Deciding How Much to Pay for a Cup of Coffee Is About More Than the Price
Whether you make coffee at home or purchase it at a store depends not only on how much money you make but also on what makes you happy.
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Everyone knows it’s cheaper to make coffee at home than it is buy it out every day. But how much exactly can you save?
It depends on what kind of coffee you enjoy and how you like it made. Good home-brewed coffee, for example, can get pricey, if you’re investing in a suitable grinder, maybe a scale and a good Chemex, French press or ceramic dripper—which might run you $100 or so altogether.
The coffee itself is the biggest investment. I myself enjoy artisanal Ethiopian beans, which cost between $15 to $20 for a 12-ounce bag. That yields me about 20 generous mugs and lasts a week or more—nearly $800 a year on coffee alone. (I’m excluding milk and sugar expenses for simplicity’s sake.) As far as equipment is concerned, I use a four-cup French press (about $35) but occasionally pull out my stovetop espresso maker (which will run you around $30 depending on the model).
If you aren’t into craft beans, your home coffee expenses will go down. Let’s say you buy a cheap coffee maker—$20 will get you one—and only use pre-ground mass-produced stuff. A 42.5-ounce canister of Maxwell House coffee, which costs just under $10, will last you a while—about 300 servings, according to the company. If you only drink a serving a day then, presumably, you could make the container last for the better part of a year, though even if you go over it’s a relatively negligible expense—a little more than $12.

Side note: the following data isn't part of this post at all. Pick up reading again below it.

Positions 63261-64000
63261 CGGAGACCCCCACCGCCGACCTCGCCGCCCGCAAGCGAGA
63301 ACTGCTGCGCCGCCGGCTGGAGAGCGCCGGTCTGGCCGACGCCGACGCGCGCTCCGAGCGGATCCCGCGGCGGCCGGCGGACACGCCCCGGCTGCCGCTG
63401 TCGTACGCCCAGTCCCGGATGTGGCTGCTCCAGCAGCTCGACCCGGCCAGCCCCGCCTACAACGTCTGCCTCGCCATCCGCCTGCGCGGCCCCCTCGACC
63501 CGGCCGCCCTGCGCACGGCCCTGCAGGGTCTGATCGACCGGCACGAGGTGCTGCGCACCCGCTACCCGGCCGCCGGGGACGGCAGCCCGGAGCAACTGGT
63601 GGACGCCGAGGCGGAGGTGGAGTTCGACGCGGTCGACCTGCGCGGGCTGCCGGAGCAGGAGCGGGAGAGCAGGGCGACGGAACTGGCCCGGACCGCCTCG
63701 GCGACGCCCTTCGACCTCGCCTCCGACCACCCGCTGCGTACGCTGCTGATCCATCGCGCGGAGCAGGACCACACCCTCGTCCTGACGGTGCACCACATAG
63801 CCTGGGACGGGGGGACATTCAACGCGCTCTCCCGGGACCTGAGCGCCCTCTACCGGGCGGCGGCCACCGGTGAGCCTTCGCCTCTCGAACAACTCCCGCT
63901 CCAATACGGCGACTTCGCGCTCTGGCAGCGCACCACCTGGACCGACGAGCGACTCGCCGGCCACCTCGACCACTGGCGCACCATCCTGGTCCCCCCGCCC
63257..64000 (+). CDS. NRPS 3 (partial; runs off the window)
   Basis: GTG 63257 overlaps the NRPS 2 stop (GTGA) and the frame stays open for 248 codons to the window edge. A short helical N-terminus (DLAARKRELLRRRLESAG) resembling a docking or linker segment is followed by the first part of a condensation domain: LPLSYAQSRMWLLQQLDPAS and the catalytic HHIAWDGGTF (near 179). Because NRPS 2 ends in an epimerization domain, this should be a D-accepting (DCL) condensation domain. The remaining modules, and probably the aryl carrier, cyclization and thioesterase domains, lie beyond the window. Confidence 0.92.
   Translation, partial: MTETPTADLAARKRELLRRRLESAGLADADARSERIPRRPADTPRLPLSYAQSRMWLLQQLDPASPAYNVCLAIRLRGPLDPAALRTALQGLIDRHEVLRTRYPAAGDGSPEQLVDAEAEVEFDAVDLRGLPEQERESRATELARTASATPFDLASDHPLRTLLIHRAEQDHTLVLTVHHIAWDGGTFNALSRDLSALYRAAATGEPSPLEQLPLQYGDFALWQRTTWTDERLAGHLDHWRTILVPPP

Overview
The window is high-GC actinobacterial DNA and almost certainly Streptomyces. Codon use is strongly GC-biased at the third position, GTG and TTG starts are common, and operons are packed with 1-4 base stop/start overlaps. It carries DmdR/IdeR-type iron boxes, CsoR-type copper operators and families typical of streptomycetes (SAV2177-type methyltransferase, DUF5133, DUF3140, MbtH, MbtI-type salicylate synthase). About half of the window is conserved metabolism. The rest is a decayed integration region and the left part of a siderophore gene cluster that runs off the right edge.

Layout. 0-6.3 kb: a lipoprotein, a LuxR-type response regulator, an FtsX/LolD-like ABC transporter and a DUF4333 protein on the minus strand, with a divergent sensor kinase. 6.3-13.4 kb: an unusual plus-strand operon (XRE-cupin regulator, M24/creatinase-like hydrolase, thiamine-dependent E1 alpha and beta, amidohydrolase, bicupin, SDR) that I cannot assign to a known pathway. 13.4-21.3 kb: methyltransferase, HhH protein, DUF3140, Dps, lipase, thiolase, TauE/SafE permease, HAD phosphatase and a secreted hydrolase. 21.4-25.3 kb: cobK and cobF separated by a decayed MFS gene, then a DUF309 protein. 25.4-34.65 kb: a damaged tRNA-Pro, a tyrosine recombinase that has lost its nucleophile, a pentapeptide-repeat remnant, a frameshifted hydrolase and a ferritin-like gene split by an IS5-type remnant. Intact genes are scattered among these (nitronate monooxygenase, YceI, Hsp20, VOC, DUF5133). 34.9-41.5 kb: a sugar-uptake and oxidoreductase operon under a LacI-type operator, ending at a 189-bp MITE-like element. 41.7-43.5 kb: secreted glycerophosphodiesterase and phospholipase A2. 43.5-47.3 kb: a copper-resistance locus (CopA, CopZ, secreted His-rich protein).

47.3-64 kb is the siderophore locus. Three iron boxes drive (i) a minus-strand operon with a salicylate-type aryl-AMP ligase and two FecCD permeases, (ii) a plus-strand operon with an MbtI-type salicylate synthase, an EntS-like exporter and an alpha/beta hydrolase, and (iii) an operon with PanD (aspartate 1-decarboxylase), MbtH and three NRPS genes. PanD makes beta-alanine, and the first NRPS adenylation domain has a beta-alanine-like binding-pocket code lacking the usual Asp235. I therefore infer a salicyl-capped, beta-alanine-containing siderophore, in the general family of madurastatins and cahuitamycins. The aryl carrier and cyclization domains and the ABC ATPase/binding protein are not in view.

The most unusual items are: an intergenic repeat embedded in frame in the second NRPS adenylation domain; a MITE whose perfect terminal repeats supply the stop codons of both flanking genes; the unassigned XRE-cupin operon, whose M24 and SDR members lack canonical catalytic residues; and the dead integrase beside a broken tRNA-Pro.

When you venture outside the home, prices invariably appreciate. The average cost of a regular cup of black coffee in New York, for example, is $3.12, according to a new report from UBS, which looked at coffee prices in major cities around the world. If you spent $3.12 every day, you’d end up burning through nearly $1,140 a year.
Let’s say you know a cheaper place. The bodega on my corner, for instance, sells sort of bad cups of coffee for a dollar each, and so do most carts. That is, of course, $365 a year—cheap, though it’s just one cup a day, and most of the caffeine-addled workaholics I know need more than that.
Whether you decide to spend more or less money on coffee depends on a number of mitigating factors, like taste and class and probably geography. In 2011, Katherine Rosman wrote a column for the Wall Street Journal arguing that buying expensive cappuccinos is worthwhile even if your budget doesn’t allow for it. “To my mind, a few out-of-budget small purchases aren't going to break us,” she wrote. “And they might actually benefit us, giving that little lift that can come from a quiet moment of self-appreciation. That's when a cup of coffee is so much more than a cup of coffee.”
She’s right, but not everyone has the wherewithal for such purchases. If you agree with Rosman, then you are probably the kind of person who will often buy coffee out. Perhaps you don’t want to bother with making coffee in the morning before you go to work, or you don’t want to dirty a few dishes, or you like the sense of community you get from buying coffee in a public space—a big reason people buy out, says Morris Altman, a professor of behavioral and institutional economics at the Newcastle Business School in Australia. “As social animals most of us enjoy being in a place where there are others,” he told me in an email.
In the end, though, it really just depends on what makes you happy—and what you can afford.
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